Epilepsies are a group of neurological disorders characterised by recurrent epileptic seizures. Seizures, defined as abnormal transient discharges of neuronal activity, can affect the entire brain circuitry or remain more focal in the specific brain regions and neuronal networks. Human pluripotent stem cell (hPSC)-derived neurons are a promising option for modelling epilepsies, but as such, they do not model groups of connected neuronal networks or focal seizures. Our solution is a Modular Platform for Epilepsy Modelling In Vitro (MEMO), a lab-on-chip device, in which three hPSC-derived networks are separated by a novel microfluidic cell culture device that allows controlled network-to-network axonal connections through microtunnels. In this study, we show that the neuronal networks formed a functional circuitry that was successfully cultured in MEMO for up to 98 days. The spontaneous neuronal network activities were monitored with an integrated custom-made microelectrode array (MEA). The networks developed spontaneous burst activity that was synchronous both within and between the axonally connected networks, i.e. mimicking both local and circuitry functionality of the brain. A convulsant, kainic acid, increased bursts only in the specifically treated networks. The activity reduction by an anticonvulsant, phenytoin, was also localised to treated networks. Therefore, modelling focal seizures in human neuronal networks is now possible with the developed chip.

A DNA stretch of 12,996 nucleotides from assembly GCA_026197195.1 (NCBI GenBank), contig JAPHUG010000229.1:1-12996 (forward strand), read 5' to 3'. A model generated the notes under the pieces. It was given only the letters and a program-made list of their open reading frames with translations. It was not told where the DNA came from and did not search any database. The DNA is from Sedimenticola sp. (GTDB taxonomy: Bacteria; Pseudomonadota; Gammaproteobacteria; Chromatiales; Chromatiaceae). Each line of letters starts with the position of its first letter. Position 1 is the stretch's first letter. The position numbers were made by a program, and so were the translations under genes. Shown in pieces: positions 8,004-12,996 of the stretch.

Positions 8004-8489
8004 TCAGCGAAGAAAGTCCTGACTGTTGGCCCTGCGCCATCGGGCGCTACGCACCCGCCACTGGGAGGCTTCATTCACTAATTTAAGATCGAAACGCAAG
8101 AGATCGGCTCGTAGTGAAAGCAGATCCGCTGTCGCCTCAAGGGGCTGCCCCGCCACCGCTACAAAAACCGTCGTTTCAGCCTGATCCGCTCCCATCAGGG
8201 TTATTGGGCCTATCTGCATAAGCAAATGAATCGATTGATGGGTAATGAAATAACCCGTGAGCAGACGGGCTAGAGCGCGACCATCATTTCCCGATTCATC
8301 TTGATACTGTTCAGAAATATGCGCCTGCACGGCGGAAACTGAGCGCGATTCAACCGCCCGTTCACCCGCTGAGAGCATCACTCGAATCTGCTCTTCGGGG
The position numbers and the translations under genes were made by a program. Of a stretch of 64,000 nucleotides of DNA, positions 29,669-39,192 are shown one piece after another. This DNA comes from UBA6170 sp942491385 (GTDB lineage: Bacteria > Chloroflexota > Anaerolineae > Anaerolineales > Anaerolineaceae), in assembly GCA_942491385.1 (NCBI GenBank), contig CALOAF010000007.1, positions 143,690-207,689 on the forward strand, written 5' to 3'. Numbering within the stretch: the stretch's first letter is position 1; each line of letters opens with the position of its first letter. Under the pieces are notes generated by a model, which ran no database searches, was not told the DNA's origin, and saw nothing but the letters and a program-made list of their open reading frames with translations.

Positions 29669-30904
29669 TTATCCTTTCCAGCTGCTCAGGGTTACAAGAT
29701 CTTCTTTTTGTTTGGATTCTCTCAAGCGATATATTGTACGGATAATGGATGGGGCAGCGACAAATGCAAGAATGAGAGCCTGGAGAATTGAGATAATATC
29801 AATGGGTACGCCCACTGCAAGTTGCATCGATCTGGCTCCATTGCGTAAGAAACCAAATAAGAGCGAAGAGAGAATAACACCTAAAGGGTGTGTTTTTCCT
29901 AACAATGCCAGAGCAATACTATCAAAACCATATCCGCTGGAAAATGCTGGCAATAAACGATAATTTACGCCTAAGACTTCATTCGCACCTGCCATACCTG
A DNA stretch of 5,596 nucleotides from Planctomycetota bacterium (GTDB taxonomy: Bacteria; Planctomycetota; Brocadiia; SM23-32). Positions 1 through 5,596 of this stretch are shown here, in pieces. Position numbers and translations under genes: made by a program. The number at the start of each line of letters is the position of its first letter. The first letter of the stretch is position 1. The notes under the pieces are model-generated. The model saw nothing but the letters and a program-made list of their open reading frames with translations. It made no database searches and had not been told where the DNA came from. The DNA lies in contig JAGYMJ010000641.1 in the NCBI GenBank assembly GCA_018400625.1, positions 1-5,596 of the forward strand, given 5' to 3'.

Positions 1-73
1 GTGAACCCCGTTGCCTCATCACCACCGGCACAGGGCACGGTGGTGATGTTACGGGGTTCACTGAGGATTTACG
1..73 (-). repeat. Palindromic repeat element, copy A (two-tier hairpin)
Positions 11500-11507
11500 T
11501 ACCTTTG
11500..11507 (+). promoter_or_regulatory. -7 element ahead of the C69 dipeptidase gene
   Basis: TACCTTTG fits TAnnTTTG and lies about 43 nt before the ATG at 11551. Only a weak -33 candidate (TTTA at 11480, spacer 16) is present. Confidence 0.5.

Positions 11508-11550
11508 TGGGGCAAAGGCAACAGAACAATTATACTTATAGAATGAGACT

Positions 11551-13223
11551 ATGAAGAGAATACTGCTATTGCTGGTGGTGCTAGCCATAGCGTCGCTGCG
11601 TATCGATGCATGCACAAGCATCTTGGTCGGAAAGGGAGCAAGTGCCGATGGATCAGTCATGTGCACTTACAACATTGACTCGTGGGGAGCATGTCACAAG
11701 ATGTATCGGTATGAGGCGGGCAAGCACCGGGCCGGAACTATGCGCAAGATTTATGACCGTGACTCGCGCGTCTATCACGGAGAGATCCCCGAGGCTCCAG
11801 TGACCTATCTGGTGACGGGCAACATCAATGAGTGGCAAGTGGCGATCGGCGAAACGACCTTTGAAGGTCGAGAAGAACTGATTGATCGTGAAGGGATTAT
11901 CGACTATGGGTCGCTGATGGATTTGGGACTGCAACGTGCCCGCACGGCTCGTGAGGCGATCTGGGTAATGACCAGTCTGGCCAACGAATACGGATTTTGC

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November 2020

Transparent Microelectrode Arrays Fabricated by Ion Beam Assisted Deposition for Neuronal Cell in Vitro Recordings.

Micromachines (Basel) 2020 May 14;11(5). Epub 2020 May 14.

Micro and Nanosystems Research Group, Faculty of Medicine and Health Technology, Tampere University, 33720 Tampere, Finland.